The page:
The 8 inch Windows tablet has struggled since its inception. There are many reasons for it, mainly the fact that the tile design of Windows 8.1 didn’t really work very well as opposed to traditional Windows, and that pretty much got in the way. However, the lower sales do not take away the fact that many smaller tablets offer PC like features as well as capabilities in a small and portable package. The Dell Venue 8 Pro is one such tablet. The following shows some of the highlight specs of this device:
- Intel Atom x5-Z8500 CPU @144 GHz
- 2GB RAM
- 64GB ROM, with micro SD Card expansion
- 1280 x 800, full HD Screen
- Windows 10 Pro& Office Apps
- Up to 10 hours battery life
- 13 x 0.9 x 21.6 cm, 800 g
- USB C Port x 1 (for charging, access to USB or display)
In the box
- Dell Venue Pro 8 Tablet
- USB C Cable
- USB Mains Charger (ours came with a UK plug on it)
Our unit came pre-installed with Windows 10 Pro, and was already setup as a review unit. However, being Windows 10, the setup will be fairly basic, like almost all devices these days, where you start with adding your WiFi password, and adding a Microsoft ID if you have one, or skip it if you don’t.
Pre Loaded Software
It offers Office Apps (Word, Powerpoint, Excel, OneNote) straight out of the box, which is a good touch.
As far as extras go, there is a lot of Microsoft and MSN stuff, like Photos, Money, Solitaire (oh yeah!) as well as apps such as Sport and Weather. As far as crapware goes, the only one I have found is Candy Crush Soda Saga. You also have Groove Music and Twitter pre-installed, but I wouldn’t shake my harsh stick at them as much as I would at Candy Crush Soda. There is another software called 3D Builder which helps you scan objects in 3D or build your own 3D objects to be sent to 3D printers. Fun, but not really needed or useful if you don’t have access to one.
As far as Dell goes, they have added their usual suite of apps, and it is normally up to you whether you use them or not. Personally I have never really found them to be very useful. However, you have software such as Power Management, Customer Connect, Digital Delivery, Notification Centre, Product Registration and SupportAssist from them installed.
All of this leaves you with about 36GB free out of the 64GB Hard drive. As such, it would be rather silly to go for the 32GB version of this, as that would hardly let you do anything.
Look and Feel
The look is fairly basic. In fact, it is pretty much the classic Dell Tablet design that has propagated on to this one as well. However, this doesn’t mean that it doesn’t look or feel great. At almost 400g, it feels good and solid in your hand, but also light enough to be used to read and carry around without much hassle. The back has textured rings on it, the Dell logo indented, as well as the 5MP Camera.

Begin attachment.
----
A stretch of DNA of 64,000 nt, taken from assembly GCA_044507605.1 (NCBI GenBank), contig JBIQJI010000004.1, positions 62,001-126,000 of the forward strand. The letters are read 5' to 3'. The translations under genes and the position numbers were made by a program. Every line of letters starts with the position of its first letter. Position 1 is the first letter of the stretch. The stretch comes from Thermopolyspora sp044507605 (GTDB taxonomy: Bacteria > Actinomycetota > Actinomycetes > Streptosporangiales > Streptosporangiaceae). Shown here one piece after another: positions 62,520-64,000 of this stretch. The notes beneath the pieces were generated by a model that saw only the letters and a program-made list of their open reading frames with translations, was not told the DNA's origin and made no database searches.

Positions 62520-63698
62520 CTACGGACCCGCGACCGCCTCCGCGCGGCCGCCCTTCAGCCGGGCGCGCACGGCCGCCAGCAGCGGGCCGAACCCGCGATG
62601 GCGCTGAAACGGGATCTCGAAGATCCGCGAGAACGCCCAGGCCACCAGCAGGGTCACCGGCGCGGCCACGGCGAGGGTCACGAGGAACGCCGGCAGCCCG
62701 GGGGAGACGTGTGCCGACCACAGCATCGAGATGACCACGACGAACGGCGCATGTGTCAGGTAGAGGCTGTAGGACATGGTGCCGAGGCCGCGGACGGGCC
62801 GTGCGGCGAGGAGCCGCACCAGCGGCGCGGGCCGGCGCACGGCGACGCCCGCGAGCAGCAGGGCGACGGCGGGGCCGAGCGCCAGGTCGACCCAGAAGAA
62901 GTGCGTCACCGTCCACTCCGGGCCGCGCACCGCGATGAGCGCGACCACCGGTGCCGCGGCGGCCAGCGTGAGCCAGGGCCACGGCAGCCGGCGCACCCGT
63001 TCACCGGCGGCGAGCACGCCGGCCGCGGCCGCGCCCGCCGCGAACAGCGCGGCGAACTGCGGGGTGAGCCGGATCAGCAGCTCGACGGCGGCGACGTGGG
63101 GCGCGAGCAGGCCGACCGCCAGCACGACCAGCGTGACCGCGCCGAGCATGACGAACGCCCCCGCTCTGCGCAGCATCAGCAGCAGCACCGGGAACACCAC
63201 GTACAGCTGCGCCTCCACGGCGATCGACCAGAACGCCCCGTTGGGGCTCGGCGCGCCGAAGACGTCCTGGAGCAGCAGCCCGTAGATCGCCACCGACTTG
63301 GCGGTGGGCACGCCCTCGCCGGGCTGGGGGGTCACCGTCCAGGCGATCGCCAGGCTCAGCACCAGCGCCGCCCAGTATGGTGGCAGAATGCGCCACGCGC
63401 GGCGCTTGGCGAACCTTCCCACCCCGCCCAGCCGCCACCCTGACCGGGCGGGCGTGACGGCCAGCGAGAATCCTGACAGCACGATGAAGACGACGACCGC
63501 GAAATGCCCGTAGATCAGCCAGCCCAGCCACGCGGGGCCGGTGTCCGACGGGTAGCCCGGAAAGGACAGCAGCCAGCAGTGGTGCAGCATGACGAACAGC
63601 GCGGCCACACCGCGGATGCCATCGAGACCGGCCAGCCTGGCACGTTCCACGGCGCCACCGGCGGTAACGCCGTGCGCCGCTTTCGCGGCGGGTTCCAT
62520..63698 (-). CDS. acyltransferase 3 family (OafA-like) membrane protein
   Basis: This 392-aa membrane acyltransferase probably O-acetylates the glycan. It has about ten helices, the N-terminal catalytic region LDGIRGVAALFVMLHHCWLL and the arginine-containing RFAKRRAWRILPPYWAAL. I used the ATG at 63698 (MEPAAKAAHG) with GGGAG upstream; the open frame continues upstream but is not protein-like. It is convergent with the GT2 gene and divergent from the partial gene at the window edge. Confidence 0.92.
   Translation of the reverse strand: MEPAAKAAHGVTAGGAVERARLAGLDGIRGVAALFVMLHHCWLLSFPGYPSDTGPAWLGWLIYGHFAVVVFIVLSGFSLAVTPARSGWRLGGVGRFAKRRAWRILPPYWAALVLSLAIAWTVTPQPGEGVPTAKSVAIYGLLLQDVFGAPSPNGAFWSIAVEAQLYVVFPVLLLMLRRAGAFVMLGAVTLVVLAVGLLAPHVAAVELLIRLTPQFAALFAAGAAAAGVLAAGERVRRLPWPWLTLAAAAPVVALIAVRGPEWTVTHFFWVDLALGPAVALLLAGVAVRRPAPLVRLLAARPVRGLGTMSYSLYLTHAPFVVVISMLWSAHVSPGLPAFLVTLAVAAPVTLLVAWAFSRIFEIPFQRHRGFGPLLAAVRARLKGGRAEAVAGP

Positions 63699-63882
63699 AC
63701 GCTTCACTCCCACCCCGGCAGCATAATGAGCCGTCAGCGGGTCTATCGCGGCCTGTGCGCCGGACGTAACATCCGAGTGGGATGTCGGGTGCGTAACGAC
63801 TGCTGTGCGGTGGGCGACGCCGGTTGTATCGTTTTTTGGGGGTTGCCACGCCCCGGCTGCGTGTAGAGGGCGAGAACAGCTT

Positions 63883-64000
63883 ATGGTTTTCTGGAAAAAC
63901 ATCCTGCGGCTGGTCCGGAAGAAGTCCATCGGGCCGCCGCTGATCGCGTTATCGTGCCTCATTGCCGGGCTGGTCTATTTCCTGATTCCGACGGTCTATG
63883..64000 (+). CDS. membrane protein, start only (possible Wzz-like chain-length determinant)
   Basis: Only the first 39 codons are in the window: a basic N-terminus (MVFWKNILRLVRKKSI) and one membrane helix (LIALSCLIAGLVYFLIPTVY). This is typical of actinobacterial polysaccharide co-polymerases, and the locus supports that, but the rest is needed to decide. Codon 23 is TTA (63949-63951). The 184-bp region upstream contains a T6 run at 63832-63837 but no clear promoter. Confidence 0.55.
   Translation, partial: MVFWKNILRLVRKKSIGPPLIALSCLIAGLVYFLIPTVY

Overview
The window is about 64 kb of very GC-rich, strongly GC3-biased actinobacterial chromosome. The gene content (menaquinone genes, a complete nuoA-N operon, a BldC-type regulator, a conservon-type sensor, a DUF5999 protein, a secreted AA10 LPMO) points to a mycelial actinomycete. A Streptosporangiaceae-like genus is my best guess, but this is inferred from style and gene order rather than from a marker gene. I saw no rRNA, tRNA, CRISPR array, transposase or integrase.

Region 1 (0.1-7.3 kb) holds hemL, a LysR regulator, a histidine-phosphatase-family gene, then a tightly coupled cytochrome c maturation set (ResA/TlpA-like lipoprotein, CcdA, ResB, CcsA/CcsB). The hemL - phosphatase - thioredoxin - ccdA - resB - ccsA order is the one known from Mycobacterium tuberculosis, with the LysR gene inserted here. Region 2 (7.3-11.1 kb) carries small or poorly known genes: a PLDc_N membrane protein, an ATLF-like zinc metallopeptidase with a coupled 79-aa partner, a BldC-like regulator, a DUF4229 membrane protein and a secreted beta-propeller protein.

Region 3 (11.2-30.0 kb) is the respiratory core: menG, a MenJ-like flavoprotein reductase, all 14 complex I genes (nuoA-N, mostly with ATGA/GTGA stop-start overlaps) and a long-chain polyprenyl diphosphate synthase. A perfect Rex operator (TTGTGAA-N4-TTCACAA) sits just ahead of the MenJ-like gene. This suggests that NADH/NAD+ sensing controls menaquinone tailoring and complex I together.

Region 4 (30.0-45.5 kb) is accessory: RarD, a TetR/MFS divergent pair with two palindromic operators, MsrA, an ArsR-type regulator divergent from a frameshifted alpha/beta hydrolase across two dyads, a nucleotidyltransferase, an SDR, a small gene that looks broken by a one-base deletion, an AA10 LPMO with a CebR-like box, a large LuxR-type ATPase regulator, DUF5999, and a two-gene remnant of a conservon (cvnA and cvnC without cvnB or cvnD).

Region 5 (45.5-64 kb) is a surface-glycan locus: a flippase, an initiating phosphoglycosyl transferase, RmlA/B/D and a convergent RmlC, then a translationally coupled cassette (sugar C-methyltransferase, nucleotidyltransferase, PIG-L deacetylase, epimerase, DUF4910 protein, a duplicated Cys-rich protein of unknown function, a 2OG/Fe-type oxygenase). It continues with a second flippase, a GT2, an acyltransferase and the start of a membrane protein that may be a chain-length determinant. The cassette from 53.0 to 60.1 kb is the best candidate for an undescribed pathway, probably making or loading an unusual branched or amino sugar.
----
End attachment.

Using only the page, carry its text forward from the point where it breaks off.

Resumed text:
The front features a smaller camera, the 8inch full HD Screen and a relatively decent bezel. The left side has nothing on it, the bottom has speaker grills and the lone USB C port, while the right side offers the Windows Key, the volume keys, and the micro SD card slot. The top has the power button and the 3.5mm socket.
The media experience
Something this light and portable will often end up being used to watch films or TV shows while you’re on the move. At this, the tablet doesn’t disappoint. The full HD display and the speakers offer great performance.
The review unit came with portrait mode ‘locked’, and you can go to settings and change that.
The video playback is great, and smooth, and you can pretty much use any Windows app such as Netflix or Spotify, or just go to your browser to play any of these.
The speakers are powerful enough to easily watch movies loudly.
You also have support for wireless displays, but you need something that is compatible to make that happen.
While packaged as a tablet, this is essentially a PC. What that means is that you have a PC that comes with a tablet skin on. However, once you connect a keyboard to this, it goes into PC mode and in that case, it is no different to any other PC. The specs on this are fairly modest, and they offer you a great performance. Of the few tests we ran, such as usual work day, opening a lot of browser tabs, Word, Powerpoint and email open. There wasn’t any lag to report of. We tried a few games as well, and everything went well.
However, you can’t really expect this to do extreme video rendering or any of that. However, you’d be a bit silly to expect that.
It says 8 to 10 hours, and it delivers well.
Need for accessories
This is a tablet and that is pretty much the only thing that holds it back. Dell offer a keyboard and an active stylus with this. They didn’t come in our review unit, but as far as I can see, to really get good use out of this, you have to add those to your package. Combine this with those two items, and suddenly you have a portable machine that can pretty much cover 90% of your daily needs, with a great battery life and very little weight and volume.
The 8 inch tablet has been struggling for a while. The market is saturated with lots of Android devices which cost nothing, and the size of the screen doesn’t really offer much to Windows users. The Dell Venue 8 Pro is a great attempt at trying to buck the trend, however we feel like it may be an area that may be dying. The best way we feel is to package the accessories with this, which suddenly pushes this to a newer height.